But one particular exchange was illuminating, about just how long the Obama administration thinks the five-plus-year war may continue. Blinken: “Civil wars throughout history have ended basically in one of three ways. One side wins, that is not likely to happen any time soon in Syria…The second way these things end is the parties exhaust themselves. Tragically what we see in history at least is that that takes on average 10 years, Syria is in year six…The third way these things end is some kind of outside intervention. Either military or political. Military intervention of the scale necessary to actually end the conflict is technically possible but then whoever does that is going to be left holding a very, very heavy bag with all of the unintended consequences that result from that and I don’t think the United States, nor for that matter Russia or any other actor’s prepared to do that. That leaves in effect, outside powers, the United Nations and others, trying to put in place and as necessary impose some kind of political resolution. That’s what we’ve been working on because we’ve seen that as the best way to try to end this.” More on the wider ISIS fight below the fold.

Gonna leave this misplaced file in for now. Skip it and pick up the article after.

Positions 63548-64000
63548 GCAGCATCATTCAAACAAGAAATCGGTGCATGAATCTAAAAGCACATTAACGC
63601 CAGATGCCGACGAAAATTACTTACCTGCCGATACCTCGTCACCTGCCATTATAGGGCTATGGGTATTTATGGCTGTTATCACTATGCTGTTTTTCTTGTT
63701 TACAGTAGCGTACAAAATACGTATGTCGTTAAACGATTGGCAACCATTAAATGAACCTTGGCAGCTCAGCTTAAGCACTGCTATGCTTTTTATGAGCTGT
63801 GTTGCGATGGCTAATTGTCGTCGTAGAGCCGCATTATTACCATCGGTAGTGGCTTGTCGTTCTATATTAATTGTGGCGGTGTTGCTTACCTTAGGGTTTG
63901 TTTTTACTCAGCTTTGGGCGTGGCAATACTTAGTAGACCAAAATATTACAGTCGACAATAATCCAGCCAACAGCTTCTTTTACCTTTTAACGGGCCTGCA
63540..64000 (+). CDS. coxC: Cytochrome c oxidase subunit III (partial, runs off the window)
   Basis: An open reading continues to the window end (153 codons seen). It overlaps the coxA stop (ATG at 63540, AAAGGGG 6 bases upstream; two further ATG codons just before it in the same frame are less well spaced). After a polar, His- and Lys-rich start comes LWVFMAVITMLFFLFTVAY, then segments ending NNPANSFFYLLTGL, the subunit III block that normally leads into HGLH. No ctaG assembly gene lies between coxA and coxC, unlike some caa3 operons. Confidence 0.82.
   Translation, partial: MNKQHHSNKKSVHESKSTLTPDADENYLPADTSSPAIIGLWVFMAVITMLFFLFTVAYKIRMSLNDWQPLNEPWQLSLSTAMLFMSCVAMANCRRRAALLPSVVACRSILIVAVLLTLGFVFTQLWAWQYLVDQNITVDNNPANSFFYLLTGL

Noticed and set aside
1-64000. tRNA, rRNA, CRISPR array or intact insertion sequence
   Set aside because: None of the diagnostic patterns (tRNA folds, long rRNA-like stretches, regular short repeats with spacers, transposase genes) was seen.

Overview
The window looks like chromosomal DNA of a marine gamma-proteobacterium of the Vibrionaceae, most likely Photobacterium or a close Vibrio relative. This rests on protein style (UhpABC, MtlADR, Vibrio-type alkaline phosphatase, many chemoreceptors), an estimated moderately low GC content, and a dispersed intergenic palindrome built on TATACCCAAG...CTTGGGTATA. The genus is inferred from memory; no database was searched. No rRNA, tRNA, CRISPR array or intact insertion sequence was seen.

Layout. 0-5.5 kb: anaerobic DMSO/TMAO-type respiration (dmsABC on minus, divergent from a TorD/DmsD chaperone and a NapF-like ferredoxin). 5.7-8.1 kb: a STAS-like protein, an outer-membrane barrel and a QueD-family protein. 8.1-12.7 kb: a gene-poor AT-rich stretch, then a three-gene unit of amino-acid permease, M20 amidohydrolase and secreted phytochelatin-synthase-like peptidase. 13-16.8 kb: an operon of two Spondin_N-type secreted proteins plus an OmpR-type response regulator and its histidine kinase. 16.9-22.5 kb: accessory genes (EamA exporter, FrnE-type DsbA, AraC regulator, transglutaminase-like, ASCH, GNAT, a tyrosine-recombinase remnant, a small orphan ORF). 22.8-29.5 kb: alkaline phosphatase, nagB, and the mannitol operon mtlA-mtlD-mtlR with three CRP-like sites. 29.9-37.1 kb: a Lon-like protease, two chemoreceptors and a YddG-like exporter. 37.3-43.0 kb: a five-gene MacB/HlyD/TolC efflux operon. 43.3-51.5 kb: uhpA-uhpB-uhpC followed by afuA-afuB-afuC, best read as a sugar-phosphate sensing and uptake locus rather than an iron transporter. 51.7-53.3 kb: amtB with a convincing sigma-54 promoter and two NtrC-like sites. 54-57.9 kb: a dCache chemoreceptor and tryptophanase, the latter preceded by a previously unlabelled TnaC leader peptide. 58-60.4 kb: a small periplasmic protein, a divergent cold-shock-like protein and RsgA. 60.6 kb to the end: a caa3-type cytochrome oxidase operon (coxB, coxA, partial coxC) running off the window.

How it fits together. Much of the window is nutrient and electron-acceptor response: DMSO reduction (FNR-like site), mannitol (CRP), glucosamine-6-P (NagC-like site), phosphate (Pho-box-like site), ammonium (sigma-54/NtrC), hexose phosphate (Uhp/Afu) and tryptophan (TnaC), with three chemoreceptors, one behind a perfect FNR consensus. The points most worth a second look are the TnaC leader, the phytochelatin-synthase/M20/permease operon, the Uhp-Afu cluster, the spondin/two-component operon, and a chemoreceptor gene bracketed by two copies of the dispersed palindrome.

Pakistan, Hillary, and “suicide nuclear bombers.” Allegedly hacked audio from a Democratic fundraiser in Virginia back in February is shining new light on how America might treat its nuclear arsenal under a Hillary Clinton administration, The New York Times’ David Sanger and William Broad reported Thursday evening. Granted it was a fundraiser, where folks tend to speak more freely, and with more emphasis on “doom and gloom” to whip up donors. That aside, let’s dig in.
For starters, she’s not crazy about the Pentagon’s latest pursuit of a nuclear-capable cruise missile. “The last thing we need,” she told the audience, “are sophisticated cruise missiles that are nuclear-armed.” (For more discussion, see here and here.)
But one of the more interesting exchanges between Clinton and attendees came on the topic of nuclear security in Pakistan and the surrounding region.
“Pakistan is running full speed to develop tactical nukes in their continuing hostility with India…But we live in fear that they’re going to have a coup, that jihadists are going to take over the government, they’re going to get access to nuclear weapons, and you’ll have suicide nuclear bombers. So, this could not be a more threatening scenario.” Read the rest, here.